How to Make a Bomb

Gabriella Hirst

How To Make A Bomb (HTMAB) is a durational gardening project, examining the structural connections between horticulture, state power, and nuclear colonialism.


‘How to Make a Bomb’ centres on a rare species of garden rose, the Rosa floribunda ‘Atom Bomb’, which was developed by German rose breeder Reimer Kordes in 1953 during the height of post-war nuclear fervour, whilst nuclear nations were furiously developing and testing new, devastating atomic weaponry. 

Through processes of grafting and taking cuttings, ‘How to Make a Bomb’ sees artist Gabriella Hirst propagate new specimens of this rose from one of the few remaining plants of the original species, and teaching others how to do the same through ‘How To Make A Bomb’ public workshops and printed manuals. New ‘Atom Bomb’ roses are distributed throughout British and European gardens through guerrilla gardening, public grafting and community workshops.

Since 2019, the ‘How To Make a Bomb’ project has been hosted by The Old Waterworks (TOW), in collaboration with curator Warren Harper. TOW is poignantly in close proximity to Foulness Island and the former Foulness Atomic Weapons Research Establishment, where test weapons bound for Maralinga and the Monte Bello Islands were developed in the 1950s.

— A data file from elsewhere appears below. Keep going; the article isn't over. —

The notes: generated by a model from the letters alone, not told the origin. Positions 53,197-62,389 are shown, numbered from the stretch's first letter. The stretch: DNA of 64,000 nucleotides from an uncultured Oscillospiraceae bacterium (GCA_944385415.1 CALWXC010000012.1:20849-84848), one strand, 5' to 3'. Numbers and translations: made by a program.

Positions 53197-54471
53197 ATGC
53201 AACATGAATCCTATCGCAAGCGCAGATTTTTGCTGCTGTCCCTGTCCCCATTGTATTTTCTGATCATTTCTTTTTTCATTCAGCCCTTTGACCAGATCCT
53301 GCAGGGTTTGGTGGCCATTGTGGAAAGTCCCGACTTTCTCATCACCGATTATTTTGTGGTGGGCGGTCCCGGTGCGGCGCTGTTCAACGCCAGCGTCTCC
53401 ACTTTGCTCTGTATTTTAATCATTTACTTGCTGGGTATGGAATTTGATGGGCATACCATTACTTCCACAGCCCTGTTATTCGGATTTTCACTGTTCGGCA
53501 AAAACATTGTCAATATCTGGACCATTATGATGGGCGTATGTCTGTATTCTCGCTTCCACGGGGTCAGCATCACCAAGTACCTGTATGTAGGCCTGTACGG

‘How to Make a Bomb’ Workshop
with Radar at Loughborough University

To mark the planting of an ‘Atom Bomb’ rose as part of Loughborough University’s arts collection, Gabriella Hirst and Warren Harper hosted a rose grafting workshop, inviting participants to graft their own ‘Atom Bomb’ rose using plant material brought from The Old Waterworks’ garden. 

An English Garden 

‘An English Garden’ is the Estuary 2021 iteration of ‘How to Make a Bomb’. 

‘An English Garden’ is a two-part commission: a garden bed installation and a newly published book. ‘Atom Bomb’ roses are installed in a formal English Garden, just upriver from Foulness Island at Gunners Park, Shoeburyness, which is former MOD land and is now a nature reserve under the care of Essex Wildlife Trust. Siting ‘How to Make a Bomb’ at TOW and Gunners Park is a way to reflect upon the history of the role of Essex in Britain’s nuclear colonial legacy and its ongoing impact. The newly propagated ‘Atom Bomb’ roses of ‘An English Garden’ are edged, to the south-east, by an arch of white ‘Cliffs of Dover‘ Iris (Fry, 1952).

image credit: Anna Lukala

The book compiles both written investigations and a visual essay of watercolour botanical drawings, mind maps, garden plans and diagrams. ‘An English Garden’ speculates upon possible links between the British Imperial programme of ‘gardening the world’, the enduring impact of nuclear colonialism, and the political symbolism of plants, focussing namely on the cultivated rose plant as a highly manipulated ornamental species weighed down by powerful and contradictory meaning.